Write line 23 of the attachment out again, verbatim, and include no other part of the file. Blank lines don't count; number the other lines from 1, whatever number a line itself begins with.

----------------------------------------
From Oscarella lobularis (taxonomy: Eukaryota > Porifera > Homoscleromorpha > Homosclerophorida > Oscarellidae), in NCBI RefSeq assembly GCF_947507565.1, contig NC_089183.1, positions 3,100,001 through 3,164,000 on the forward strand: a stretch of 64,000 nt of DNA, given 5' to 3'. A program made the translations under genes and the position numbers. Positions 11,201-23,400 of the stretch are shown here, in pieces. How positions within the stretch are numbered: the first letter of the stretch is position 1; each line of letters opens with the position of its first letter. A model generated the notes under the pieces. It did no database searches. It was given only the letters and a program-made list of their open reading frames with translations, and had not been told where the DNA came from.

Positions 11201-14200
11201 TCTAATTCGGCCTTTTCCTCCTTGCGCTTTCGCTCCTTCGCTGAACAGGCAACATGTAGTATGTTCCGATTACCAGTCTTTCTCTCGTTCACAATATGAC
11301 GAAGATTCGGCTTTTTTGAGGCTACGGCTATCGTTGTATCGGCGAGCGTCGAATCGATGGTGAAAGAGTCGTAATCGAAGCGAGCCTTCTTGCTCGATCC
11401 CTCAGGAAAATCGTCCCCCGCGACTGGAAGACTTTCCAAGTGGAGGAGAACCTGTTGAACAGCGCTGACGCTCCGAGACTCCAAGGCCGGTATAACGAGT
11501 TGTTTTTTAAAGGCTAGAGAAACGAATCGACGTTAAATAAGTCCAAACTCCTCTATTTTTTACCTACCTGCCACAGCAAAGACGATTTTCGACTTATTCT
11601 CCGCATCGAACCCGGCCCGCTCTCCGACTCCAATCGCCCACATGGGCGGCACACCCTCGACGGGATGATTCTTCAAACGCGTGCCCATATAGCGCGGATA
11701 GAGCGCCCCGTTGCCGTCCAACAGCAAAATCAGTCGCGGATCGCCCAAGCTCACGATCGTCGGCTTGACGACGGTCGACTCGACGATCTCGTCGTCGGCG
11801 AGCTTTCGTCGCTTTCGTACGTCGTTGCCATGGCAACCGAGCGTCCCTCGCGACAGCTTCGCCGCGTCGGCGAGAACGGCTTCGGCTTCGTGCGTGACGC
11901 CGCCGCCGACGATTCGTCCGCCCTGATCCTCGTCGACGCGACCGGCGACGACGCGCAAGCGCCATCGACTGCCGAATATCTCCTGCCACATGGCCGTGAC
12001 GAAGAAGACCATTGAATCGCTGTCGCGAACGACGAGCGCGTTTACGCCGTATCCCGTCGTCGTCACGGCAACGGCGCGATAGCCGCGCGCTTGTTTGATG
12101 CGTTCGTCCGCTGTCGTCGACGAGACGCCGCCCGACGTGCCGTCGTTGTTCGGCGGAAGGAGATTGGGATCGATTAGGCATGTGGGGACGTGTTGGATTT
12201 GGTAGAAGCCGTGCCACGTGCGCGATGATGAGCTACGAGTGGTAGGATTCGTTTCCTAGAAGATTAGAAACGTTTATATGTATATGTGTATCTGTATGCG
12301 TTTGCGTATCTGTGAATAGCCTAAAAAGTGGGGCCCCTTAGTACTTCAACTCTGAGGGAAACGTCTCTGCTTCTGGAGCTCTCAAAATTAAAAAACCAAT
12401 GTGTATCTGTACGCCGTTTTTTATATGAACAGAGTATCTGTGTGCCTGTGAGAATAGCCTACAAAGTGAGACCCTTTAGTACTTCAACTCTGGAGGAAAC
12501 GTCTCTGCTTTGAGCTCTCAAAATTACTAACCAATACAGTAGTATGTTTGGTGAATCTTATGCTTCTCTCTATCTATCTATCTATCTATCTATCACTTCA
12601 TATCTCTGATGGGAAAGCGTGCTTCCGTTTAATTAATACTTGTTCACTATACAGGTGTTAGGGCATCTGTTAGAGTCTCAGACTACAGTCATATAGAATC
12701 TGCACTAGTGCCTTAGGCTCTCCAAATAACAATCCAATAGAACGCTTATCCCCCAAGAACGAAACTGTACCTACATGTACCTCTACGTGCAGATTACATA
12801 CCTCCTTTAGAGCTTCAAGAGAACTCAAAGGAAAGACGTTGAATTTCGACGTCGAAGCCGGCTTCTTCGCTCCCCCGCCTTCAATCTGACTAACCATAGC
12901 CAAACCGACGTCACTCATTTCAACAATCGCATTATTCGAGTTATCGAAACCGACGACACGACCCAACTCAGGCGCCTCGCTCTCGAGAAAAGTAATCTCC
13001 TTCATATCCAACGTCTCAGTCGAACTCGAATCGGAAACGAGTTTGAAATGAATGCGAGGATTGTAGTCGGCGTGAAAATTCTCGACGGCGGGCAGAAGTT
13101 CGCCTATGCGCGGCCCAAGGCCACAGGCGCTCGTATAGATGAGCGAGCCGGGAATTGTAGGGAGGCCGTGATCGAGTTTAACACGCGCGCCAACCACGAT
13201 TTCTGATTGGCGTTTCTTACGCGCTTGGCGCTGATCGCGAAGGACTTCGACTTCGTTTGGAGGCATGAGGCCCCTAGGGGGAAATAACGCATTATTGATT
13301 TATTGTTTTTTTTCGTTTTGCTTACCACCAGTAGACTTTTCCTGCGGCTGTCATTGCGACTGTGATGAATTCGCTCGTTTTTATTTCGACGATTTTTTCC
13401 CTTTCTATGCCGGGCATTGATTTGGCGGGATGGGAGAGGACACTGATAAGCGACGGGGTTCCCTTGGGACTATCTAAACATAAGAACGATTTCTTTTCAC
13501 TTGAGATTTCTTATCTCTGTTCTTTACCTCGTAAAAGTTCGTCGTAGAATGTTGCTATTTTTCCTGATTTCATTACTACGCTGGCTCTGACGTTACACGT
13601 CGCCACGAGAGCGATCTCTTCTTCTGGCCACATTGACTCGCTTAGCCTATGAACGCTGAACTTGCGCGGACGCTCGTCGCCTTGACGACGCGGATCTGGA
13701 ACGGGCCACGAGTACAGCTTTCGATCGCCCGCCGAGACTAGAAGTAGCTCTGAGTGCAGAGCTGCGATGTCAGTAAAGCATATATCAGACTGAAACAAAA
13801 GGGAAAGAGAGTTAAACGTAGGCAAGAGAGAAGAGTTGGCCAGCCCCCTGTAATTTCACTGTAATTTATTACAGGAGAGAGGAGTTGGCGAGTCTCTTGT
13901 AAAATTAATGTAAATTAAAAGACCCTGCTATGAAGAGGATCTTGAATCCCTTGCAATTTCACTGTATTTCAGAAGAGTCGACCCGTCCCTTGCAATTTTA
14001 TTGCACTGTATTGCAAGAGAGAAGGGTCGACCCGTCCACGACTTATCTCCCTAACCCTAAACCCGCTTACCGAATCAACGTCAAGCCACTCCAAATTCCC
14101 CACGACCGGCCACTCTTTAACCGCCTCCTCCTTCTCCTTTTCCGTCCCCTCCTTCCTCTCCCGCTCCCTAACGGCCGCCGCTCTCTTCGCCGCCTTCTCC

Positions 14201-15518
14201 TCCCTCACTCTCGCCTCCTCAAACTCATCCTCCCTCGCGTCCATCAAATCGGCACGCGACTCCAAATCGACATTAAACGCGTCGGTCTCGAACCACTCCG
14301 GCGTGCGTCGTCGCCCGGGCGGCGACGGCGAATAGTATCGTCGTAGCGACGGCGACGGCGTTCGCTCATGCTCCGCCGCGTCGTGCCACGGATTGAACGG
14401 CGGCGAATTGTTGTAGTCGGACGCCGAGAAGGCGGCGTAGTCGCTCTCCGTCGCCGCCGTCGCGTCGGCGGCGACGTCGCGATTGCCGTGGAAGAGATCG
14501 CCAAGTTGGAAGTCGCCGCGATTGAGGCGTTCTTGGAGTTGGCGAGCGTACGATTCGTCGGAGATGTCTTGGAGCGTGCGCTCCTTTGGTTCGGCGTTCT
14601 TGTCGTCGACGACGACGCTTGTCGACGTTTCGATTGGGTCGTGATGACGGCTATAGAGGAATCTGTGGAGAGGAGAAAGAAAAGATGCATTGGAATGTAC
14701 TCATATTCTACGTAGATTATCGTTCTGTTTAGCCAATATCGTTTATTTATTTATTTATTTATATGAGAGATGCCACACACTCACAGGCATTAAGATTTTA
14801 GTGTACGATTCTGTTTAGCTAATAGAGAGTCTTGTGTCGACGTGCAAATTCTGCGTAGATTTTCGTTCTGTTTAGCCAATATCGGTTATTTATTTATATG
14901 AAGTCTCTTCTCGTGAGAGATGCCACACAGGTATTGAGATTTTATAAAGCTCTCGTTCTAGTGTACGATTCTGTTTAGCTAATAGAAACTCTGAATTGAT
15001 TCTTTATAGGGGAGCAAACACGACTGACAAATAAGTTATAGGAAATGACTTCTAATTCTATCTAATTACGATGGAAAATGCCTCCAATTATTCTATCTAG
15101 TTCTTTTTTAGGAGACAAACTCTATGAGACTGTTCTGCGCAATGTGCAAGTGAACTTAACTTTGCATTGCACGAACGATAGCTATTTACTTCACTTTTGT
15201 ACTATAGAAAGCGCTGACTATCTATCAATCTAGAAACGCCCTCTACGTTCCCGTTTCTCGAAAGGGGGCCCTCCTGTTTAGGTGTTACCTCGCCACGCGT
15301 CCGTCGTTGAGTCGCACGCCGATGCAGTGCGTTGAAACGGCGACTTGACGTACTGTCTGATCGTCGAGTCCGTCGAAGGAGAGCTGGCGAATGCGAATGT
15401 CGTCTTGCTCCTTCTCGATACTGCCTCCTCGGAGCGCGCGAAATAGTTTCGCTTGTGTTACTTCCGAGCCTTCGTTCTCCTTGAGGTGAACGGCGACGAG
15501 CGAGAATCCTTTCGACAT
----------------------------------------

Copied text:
13201 TTCTGATTGGCGTTTCTTACGCGCTTGGCGCTGATCGCGAAGGACTTCGACTTCGTTTGGAGGCATGAGGCCCCTAGGGGGAAATAACGCATTATTGATT